When you’re developing a new character, how can you tell if your vision for it is working or not?
That all depends on people’s reaction to it. I never go into it with full confidence thinking it’s going to work; it’s like a big question mark to the people around me. So there’s a scenario like, “There’s going to be this blank kind of store,” I go, “Should I do this? Is this is a person? Is this something you’ve seen before?” Then someone will go “Oh yeah, do that, that’s great” or “No, do it more like this.” I just look for reactions and if it resonates with anyone I go “Oh, okay, this is a thing.”

Is it hard to admit when something isn’t working the way you thought it would?
No, it’s not hard. That’s okay. You know there’s tons of stuff that’s like, well, that’s fine, I’m glad I looked into it, but it doesn’t work. And that’s good that there’s always that risk. It’s part of it.

Armisen with Portlandia co-star and co-creator Carrie Brownstein. Photo courtesy of IFC.

And I imagine you sometimes have ideas you love that don’t translate for other people. Is it ever strange to have to filter your art through someone else’s brain to validate it?
It’s more like a sounding board. To put it in more literal terms, if you’re a chef and you have this idea—”I’m going to put this ingredient in with this, like salmon with apple butter”—it’s a question mark [as to whether it will work]. But most of the time your instinct is right and whoever tries it is like, “Oh, that’s great,” and all of the sudden you go, “That’s great. I made this apple-butter salmon dish and that’s something I make now.” [Laughs.]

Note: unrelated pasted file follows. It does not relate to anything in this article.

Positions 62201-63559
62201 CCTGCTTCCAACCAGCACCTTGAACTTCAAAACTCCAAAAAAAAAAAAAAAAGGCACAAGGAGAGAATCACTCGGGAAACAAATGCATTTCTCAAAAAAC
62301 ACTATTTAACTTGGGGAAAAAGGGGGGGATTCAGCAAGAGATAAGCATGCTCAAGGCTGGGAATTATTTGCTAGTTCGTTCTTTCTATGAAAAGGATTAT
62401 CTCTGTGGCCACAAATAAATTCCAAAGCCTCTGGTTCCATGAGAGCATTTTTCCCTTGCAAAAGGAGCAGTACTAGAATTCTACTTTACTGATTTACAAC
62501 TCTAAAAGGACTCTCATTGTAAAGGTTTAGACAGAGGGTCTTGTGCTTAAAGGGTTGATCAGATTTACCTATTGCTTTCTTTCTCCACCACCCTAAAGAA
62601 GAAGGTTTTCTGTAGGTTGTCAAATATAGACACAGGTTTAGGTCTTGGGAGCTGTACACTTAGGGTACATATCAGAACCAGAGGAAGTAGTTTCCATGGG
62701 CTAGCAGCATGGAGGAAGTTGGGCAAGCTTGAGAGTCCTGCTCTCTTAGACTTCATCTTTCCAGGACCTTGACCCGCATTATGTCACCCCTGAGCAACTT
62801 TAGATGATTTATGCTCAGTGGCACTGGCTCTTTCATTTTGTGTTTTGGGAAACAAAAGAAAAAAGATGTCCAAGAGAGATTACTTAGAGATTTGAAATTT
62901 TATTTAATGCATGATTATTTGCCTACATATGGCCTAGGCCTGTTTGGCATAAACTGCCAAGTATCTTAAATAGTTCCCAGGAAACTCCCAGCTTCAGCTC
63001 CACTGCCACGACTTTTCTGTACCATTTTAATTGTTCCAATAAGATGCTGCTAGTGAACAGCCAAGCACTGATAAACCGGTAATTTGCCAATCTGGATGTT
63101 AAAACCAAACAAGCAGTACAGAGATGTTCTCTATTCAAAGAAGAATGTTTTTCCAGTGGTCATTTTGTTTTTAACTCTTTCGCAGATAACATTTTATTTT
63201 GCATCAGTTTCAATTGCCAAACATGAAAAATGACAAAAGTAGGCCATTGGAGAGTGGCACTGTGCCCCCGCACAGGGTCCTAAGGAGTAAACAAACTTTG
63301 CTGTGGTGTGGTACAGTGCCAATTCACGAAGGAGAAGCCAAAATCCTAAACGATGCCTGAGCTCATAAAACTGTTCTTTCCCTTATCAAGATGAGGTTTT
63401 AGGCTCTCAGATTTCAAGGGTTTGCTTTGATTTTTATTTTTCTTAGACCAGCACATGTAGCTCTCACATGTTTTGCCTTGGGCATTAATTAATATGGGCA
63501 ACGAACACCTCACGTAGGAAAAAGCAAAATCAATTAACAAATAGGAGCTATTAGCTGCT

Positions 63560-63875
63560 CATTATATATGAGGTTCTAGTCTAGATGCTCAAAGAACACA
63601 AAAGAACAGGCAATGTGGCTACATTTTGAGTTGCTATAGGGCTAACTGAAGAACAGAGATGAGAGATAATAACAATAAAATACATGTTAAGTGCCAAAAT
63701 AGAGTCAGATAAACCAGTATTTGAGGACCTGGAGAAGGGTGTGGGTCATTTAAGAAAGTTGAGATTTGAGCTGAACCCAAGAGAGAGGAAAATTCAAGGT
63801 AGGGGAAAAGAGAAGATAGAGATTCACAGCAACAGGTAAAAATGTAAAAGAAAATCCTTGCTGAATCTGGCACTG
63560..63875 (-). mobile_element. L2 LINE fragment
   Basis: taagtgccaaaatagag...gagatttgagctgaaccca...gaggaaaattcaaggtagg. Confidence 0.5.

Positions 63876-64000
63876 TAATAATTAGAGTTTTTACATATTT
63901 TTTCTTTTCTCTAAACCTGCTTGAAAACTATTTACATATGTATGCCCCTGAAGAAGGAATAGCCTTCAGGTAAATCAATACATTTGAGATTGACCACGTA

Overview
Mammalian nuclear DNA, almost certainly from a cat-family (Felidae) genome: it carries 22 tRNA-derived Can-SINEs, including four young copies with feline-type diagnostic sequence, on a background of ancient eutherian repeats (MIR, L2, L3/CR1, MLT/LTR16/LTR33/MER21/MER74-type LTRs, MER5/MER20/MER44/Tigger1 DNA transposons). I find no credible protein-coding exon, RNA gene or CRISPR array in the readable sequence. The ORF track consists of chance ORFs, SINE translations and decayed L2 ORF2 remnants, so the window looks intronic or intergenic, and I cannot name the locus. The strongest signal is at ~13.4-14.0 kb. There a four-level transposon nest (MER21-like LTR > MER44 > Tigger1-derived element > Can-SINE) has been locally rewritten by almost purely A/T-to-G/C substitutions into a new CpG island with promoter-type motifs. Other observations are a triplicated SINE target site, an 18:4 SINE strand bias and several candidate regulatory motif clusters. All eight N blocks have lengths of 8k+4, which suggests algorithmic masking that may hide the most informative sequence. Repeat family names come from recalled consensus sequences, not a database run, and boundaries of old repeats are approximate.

That answer made me so hungry.
Yeah, I’m starving.

Instead of going on vacation during downtime you seem to like to throw yourself into other projects. Where does that drive come from?
I have no idea, it’s just there. I look at other people and they inspire me because they make me think, “That’s a good example of what I want to be.” I look at Wayne Coyne [the wildly prolific singer from the Flaming Lips] and I go, “That’s the way to live, that’s what you’re supposed to do.” I’ll look at Paul McCartney or Tina Fey and other people who keep making things and it’s because they like doing it. And as uncool as it sounds, I love it. It’s so gratifying and I just love it. It’s the best.

You give a lot of yourself to the process, as well. Do you ever feel like your mental or physical health suffers for the greater artistic endeavor?
Yeah, that’s a side effect of it, but I don’t know any other way. And I’m not saying I go through any intense hardship and I’m off drinking vodka on a corner, crying. I don’t mean it like that. It’s just a matter of not having as much energy for other things. But I do feel like I have a pretty happy life, so whatever I go through to make stuff, at the worst it’s a lack of sleep or an inability to go on vacation or really do anything social that doesn’t involve work. I always make sure every trip is work-related.

It seems like you get the same gratification out of your work that someone might get from, say, a trip to Hawaii.
Oh, totally. Even more than that, it’s incredibly gratifying.

You’ve reinvented yourself a number of times throughout your career. Is it exciting to be embarking on a new season of Portlandia and the next phase of your creative journey?
Oh yeah, it’s all of my dreams come true because it’s everything I loved about David Bowie and Devo and The Clash. I love people who changed bands: Mick Jones went on to Big Audio Dynamite and Paul McCartney did Wings. I love when people reinvent themselves. It reminds me of Blur’s Damon Albarn, I love how he keeps making new bands and new things. That’s what life is about. For me, personally, that’s how you’re supposed to do it. Keep reinventing yourself, that’s the most exciting thing.

Conversation edited for length and clarity.